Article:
This album just draws you in from the very beginning, the first track being a short orchestral piece and seeping into track number two. Not a single song gives this album any flaws, it's constant beauty on the ears from start to finish. Massive orchestras, choirs, head banging metal, head nodding and weeping ballads, each song sweeping you along in a whirlwind of emotion, with Simone Simons gorgeous vocals at the front, backed up by some of the most amazing music that metal has to offer in this day and age.
on 19 October 2009
From the first track to the last, Design Your Universe is one of the best albums I have heard in a long time. It is good to see a band that has evolved so much since their debut, yet changed so little. They retain the lightning fast guitar solos, but added are much more prominent growls and drum beats. Simone Simmon's voice has grown so much and she is much more confident, from the smooth, calming ballad of White Waters, to the thunderous Burn to a Cinder to the 14 minute Kingdom of Heaven, she is still just as stunning in her vocals. Dare I say that symphonic metal has a new master? Nightwish move over, Epica is on the rise. They have truely excelled themselves with this album, and Designed their own Universe within the crags of the metal genre, and all without becoming too mainstream. Bravo to Epica! They deserve much more attention than they get. This album is brilliant. And, well, quite simply Epic.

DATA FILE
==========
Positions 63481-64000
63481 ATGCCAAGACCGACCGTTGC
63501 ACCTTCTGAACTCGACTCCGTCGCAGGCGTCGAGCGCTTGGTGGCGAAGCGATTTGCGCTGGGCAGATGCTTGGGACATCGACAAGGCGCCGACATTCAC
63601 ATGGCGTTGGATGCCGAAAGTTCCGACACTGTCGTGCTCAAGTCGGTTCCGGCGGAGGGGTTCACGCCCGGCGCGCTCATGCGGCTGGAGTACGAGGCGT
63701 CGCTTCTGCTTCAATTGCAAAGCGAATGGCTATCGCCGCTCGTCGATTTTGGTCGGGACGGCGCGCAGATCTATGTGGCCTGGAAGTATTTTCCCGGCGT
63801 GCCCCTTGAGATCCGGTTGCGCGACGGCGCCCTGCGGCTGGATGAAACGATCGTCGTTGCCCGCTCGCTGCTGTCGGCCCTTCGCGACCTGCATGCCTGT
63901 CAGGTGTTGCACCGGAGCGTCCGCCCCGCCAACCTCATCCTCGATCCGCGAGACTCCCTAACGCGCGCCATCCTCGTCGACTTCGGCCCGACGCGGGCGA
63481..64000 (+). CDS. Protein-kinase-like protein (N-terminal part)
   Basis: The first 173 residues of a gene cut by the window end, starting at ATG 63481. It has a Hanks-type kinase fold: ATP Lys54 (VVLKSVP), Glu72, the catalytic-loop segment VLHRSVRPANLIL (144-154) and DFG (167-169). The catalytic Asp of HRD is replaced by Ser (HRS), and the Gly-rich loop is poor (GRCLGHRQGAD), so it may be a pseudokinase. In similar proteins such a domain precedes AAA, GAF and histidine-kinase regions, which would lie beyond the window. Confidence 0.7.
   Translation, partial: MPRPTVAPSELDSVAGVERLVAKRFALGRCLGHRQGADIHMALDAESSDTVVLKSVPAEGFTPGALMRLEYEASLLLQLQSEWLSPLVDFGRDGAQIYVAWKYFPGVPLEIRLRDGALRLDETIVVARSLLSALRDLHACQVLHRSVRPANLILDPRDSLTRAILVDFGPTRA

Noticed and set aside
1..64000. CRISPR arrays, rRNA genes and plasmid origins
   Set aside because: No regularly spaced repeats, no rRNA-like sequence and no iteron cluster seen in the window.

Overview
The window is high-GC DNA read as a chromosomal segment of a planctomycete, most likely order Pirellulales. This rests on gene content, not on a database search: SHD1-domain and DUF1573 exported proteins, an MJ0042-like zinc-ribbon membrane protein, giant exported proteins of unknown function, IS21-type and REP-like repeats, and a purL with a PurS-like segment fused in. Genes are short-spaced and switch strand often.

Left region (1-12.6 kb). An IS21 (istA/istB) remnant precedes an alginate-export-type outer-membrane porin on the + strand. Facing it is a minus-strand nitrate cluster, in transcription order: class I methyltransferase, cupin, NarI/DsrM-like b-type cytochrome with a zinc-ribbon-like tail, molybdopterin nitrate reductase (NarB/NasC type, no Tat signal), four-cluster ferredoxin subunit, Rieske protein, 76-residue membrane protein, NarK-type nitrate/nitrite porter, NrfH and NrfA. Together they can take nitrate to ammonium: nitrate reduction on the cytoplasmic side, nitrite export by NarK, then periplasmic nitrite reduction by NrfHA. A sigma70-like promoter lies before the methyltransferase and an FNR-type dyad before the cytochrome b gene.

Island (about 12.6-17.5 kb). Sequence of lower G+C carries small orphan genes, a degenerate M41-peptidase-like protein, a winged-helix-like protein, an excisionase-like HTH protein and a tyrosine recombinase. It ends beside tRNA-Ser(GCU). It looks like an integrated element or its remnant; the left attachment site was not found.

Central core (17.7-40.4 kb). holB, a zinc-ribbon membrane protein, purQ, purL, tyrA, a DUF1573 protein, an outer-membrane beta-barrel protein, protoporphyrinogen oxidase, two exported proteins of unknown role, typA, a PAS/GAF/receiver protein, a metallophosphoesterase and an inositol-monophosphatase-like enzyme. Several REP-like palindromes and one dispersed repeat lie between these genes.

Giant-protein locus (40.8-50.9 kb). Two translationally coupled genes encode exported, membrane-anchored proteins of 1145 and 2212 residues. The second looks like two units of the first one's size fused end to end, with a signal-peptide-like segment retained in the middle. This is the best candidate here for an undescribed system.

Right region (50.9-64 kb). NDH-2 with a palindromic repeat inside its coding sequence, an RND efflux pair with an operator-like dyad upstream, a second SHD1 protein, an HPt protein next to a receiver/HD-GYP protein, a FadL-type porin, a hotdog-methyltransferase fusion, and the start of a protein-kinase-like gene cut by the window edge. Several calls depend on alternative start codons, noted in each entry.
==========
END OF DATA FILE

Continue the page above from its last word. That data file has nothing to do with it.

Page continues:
on 16 December 2009
I have to admit that I have been (discracefully) late in discovering Epica. I was aware of them a few years back but thought I was quite content with listening to the female-fronted metal of bands like Nightwish, Within Temptation, Evanescence, Tarja's solo album etc. Well, how wrong I was. What a treat I have been missing.
I have held off reviewing this album until I had given it a good few listens - just to ensure I was not mistaken. Not mistaken in believing that this is quite possibly the best female-fronted symphonic metal album there is. Right now, the only other album I can think of in this genre that comes close is Nightwish's `Once'. No disrespect to their peers, but Epica have set the bar so high, it will be interesting to see how other bands respond.